Original Articles
 

By Dr. Esther Una Cidon
Corresponding Author Dr. Esther Una Cidon
Oncology Department, Royal Bournemouth Hospital, Castle Lane East - United Kingdom BH7 7DW
Submitting Author Dr. Esther Una Cidon
ONCOLOGY

Tyrosine Kinase inhibitors, targeted therapy, cytochrome, bioavailability, interactions, QTc interval

Una Cidon E. Tyrosine kinases inhibitors: interactions and safe use. WebmedCentral ONCOLOGY 2017;8(6):WMC005308

This is an open-access article distributed under the terms of the Creative Commons Attribution License(CC-BY), which permits unrestricted use, distribution, and reproduction in any medium, provided the original author and source are credited.
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Submitted on: 01 Jun 2017 10:25:38 PM GMT
Published on: 05 Jun 2017 09:36:32 AM GMT

Abstract


Tyrosine kinases inhibitors (TKI) are small molecules that interfere with cell signalling and target selected malignancies. The concern associated with oral drugs is related to their low and unpredictable bioavailability. In the past years, several TKI have been introduced in oncology and the risk of serious drug-drug interactions is very important and deserves to be taken into consideration. It is difficult to find a concise tool to help oncologists with this matter and this could create issues in the daily clinic.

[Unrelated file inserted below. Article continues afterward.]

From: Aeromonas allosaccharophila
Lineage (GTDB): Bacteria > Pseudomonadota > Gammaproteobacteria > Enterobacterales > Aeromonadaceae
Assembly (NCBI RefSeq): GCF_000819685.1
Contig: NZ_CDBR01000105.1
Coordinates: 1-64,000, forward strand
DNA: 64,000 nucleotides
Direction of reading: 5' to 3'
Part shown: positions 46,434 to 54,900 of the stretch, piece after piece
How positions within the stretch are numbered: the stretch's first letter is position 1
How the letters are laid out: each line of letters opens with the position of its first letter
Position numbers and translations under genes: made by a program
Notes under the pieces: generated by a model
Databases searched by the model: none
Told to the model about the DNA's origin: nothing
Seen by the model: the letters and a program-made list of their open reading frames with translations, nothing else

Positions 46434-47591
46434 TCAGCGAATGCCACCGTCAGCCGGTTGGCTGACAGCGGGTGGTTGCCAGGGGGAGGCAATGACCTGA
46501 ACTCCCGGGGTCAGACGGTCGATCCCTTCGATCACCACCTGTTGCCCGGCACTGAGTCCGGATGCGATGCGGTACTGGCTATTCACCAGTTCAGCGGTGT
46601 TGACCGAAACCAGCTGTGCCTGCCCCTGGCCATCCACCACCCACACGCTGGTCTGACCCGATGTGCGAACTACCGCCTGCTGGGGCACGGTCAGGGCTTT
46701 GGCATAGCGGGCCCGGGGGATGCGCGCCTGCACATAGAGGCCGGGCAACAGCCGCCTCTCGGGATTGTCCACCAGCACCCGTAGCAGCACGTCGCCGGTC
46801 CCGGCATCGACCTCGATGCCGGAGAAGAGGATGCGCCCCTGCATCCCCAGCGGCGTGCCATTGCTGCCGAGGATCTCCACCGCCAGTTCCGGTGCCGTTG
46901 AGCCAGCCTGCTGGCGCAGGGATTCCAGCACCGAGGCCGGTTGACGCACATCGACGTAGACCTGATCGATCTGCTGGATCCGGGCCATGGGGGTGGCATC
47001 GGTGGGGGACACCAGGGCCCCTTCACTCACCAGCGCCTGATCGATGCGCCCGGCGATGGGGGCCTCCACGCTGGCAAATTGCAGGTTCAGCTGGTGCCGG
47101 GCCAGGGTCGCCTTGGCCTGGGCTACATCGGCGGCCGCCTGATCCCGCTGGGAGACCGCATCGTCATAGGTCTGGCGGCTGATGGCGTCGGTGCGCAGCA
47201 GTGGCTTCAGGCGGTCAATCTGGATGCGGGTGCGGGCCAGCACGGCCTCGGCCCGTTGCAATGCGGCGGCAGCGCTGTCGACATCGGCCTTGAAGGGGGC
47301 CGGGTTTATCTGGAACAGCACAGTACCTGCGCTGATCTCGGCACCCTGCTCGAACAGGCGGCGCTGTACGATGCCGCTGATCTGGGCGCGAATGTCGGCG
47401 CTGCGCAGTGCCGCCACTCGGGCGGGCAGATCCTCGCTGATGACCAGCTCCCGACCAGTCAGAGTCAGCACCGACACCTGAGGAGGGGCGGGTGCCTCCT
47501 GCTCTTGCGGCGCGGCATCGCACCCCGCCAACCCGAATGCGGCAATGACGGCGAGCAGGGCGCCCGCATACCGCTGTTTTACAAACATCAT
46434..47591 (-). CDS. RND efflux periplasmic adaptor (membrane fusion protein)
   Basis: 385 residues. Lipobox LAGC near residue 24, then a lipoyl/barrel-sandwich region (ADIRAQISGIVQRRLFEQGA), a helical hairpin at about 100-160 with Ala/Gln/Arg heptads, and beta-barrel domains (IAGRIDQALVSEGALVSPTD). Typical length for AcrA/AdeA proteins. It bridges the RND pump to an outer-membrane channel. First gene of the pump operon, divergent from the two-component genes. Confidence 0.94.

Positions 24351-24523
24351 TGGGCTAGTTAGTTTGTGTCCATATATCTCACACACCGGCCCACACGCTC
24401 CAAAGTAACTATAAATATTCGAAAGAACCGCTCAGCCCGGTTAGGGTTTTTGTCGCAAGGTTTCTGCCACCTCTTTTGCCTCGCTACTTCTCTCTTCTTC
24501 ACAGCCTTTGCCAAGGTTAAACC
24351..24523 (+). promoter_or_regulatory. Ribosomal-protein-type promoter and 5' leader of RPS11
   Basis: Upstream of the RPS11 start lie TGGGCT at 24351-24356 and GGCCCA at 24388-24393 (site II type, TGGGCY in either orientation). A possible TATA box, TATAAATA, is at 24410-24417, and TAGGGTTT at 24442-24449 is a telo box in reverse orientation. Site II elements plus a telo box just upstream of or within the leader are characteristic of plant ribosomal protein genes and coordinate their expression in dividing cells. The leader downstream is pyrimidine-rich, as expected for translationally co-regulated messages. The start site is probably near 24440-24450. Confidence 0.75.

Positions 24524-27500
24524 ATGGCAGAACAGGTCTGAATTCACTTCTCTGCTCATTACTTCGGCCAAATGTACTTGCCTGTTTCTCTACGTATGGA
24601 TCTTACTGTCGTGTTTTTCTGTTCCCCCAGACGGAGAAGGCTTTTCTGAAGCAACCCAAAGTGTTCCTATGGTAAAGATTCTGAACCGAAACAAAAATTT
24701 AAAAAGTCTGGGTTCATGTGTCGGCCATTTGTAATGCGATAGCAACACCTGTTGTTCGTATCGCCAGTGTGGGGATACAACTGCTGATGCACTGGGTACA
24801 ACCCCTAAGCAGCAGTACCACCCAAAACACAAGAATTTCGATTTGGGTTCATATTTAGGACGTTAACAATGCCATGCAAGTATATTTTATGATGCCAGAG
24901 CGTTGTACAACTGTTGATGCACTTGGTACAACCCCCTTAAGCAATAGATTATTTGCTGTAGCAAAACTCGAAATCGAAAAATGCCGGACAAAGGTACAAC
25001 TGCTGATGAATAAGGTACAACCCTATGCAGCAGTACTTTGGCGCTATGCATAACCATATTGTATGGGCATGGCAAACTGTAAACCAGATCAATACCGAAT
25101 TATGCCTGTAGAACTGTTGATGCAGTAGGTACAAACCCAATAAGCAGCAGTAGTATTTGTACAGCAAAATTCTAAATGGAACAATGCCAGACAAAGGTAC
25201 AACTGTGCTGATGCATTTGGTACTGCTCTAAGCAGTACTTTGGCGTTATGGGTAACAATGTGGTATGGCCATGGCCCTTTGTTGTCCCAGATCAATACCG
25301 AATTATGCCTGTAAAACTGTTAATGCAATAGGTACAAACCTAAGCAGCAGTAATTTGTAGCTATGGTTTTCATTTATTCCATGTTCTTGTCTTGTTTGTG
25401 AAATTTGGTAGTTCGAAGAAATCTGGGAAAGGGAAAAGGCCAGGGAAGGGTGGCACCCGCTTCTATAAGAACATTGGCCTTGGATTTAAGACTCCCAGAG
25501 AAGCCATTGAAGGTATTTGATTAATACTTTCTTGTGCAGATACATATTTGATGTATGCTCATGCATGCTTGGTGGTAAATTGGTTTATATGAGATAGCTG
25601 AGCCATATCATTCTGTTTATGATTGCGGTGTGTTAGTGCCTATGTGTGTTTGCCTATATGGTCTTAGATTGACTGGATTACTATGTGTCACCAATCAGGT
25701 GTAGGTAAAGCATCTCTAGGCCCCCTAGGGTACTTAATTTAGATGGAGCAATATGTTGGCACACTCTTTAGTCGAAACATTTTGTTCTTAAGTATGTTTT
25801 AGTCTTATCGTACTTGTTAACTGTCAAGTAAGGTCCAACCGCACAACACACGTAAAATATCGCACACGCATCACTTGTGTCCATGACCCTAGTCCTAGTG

This article gives a brief overview of known or suspected interactions either with other drugs or foods. Oncologists should carefully review the concomitant medications for each patient in order to prevent any relevant interactions or to monitor them closely. 

Introduction